A third part, at least, of the interior of the whole continent, between the central line of Stuart and the known parts of West Australia, from about 120° to 134° E. long., an extent of half a million square miles, still remained a blank in the map. But the two expeditions of 1873, conducted by Mr Gosse and Colonel Egerton Warburton, have made a beginning in the exploration of this terra incognita west of the central telegraph route. That line of more than 1800 miles, having its southern extremity at the head of Spencer Gulf, its northern at Port Darwin, in Arnhem Land, passes Central Mount Stuart, in the middle of the continent, S. lat. 22°, E. long. 134°. Mr Gosse, with men and horses provided by the South Australian Government, started on April 21 from the telegraph station fifty miles south of Central Mount Stuart, to strike into West Australia. He passed the Reynolds range and Lake Amadeus in that direction, but was compelled to turn south, where he found a tract of well-watered grassy land. A singular rock of conglomerate, 2 miles long, I mile wide, and 1100 feet high, with a spring of water in its centre, struck his attention. The country was mostly poor and barren, sandy hillocks, with scanty growth of spinifex. Mr Gosse, having travelled above 600 miles, and getting to 26° 32' S. lat. and 127° E. long., two degrees within the West Australian boundary, was forced to return. Meantime a more successful attempt to reach the western coast from the centre of Australia has been made by Colonel Warburton, with thirty camels, provided by Mr T. Elder, M.L.C., of South Australia. Leaving the telegraph line at Alice Springs (23° 40' S. lat, 133° 14' E. long.), 1120 miles north of Adelaide city, Warburton succeeded in making his way to the De Grey River, West Australia. Overland routes have now been found possible, though scarcely convenient for traffic, between all the widely separated Australian provinces. In Northern Queensland, also, there have been several recent explorations, with results of some interest. That performed by Mr W. Hann, with Messrs Warner, Tate, and Taylor, in 1873, related to the country north of the Kirchner range, watered by the Lynd, the Mitchell, the Walsh, and the Palmer Rivers, on the east side of the Gulf of Carpentaria. The coasting expedition of Mr G. Elphinstone Dalrymple, with Messrs Hill and Johnstone, finishing in December 1873, effected a valuable survey of the inlets and navigable rivers in the Cape York peninsula. The Endeavour River, in S. lat. 16°, which was visited by Captain Cook a hundred years ago, seems capable of being used for communication with the country inland. A newly discovered river, the Johnstone or Gladys, is said to flow through a very rich land, producing the finest cedars, with groves of bananas, nutmeg, ginger, and other tropical plants. The colonial geologists predict that the north-east corner of Australia will be found to possess great mineral treasures. At the opposite extremity of the continent, its south-west corner, a tour lately made by Mr A. Forrest, Government surveyor, from the Swan River eastward, and thence down to the south coast, has shown the poorness of that region. The vast superiority of eastern Australia to all the rest is the most important practical lesson taught by the land-exploring labours of the last half century.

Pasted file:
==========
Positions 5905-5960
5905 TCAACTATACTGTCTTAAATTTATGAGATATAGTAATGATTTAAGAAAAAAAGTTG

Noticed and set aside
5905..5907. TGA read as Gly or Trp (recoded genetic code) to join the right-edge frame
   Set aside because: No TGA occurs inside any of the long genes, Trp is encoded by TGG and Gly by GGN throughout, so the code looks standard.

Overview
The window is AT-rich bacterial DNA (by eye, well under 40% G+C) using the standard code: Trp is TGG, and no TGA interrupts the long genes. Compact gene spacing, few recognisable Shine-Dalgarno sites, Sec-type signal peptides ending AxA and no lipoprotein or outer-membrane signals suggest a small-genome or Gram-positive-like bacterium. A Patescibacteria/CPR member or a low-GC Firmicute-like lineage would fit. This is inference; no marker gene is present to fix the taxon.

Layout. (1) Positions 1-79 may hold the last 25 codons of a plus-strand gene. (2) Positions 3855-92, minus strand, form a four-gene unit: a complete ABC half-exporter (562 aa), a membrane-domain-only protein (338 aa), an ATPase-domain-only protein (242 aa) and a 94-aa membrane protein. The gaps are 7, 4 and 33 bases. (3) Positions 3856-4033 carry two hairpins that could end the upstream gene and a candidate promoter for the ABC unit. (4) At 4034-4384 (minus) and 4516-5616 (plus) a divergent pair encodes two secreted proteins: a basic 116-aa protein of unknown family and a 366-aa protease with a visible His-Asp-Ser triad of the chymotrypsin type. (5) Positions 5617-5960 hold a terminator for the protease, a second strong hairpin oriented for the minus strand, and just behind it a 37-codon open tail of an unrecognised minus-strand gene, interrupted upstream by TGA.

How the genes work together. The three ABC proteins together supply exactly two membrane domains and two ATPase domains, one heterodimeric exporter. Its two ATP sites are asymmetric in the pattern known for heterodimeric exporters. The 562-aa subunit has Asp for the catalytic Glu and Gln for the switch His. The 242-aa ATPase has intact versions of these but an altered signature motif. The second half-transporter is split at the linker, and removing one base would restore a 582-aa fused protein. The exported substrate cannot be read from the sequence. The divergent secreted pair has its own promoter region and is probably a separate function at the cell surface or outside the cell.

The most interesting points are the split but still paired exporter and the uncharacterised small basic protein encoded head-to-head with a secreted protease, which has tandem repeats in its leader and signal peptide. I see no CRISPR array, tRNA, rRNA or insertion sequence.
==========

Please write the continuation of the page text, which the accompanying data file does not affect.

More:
Physical Description.—The continent of Australia, with a circumference of nearly 8000 miles, presents a contour wonderfully devoid of inlets from the sea, except upon its northern shores, where the coast line is largely indented. The Gulf of Carpentaria, situated in the north, is enclosed on the east by the projection of Cape York, and on the west by Arnhem Land, and forms the principal bay on the whole coast, measuring about 6° of long. by 6° of lat. Further to the west, Van Diemen’s Gulf, though much smaller, forms a better protected bay, having Melville Island between it and the ocean; while beyond this Queen’s Channel and Cambridge Gulf form inlets about S. lat. 14º 50'. On the north-west of the continent the coast line is much broken, the chief indentations being Admiralty Gulf, Collier Bay, and King Sound, on the shores of Tasman Land, Western Australia, again, is not favoured with many inlets—Exmouth Gulf arid Shark Bay being the only bays of any size. The same remark may be made of the rest of the sea-board; for, with the exception of Spencer Gulf, the Gulf of St Vincent, and Port Phillip, on the south, and Moreton Bay, Hervey Bay, and Broad Sound, in the east, the coast line is singularly uniform.

The conformation of the interior of Australia is very peculiar, and may perhaps be explained by the theory of the land having been, at a comparatively recent period, the bed of an ocean. The mountain ranges parallel to the east and west coasts would then have existed as the cliffs and uplands of many groups of islands, in widely scattered archipelagoes resembling those of the Pacific. The singular positions and courses of some of the rivers lend force to this supposition. The Murray and its tributaries, the Murrumbidgee, the Lachlan, and the Darling, rising from the mountains on the east coast, flow inwards so far that they were at one time supposed to issue in a central sea. They do, in fact, spend their waters in a large shallow lake; but this is not far from the south coast, and is provided with an outlet to the ocean. The Macquarie and the Lachlan merge in extensive swamps, and their beds in the dry season become a mere chain of ponds. This agrees with the idea that the whole country was a sea-bottom, which has scarcely yet assumed the character of permanent dry land, while another proof consists in the thinness and sterility of the soil in the lowlands.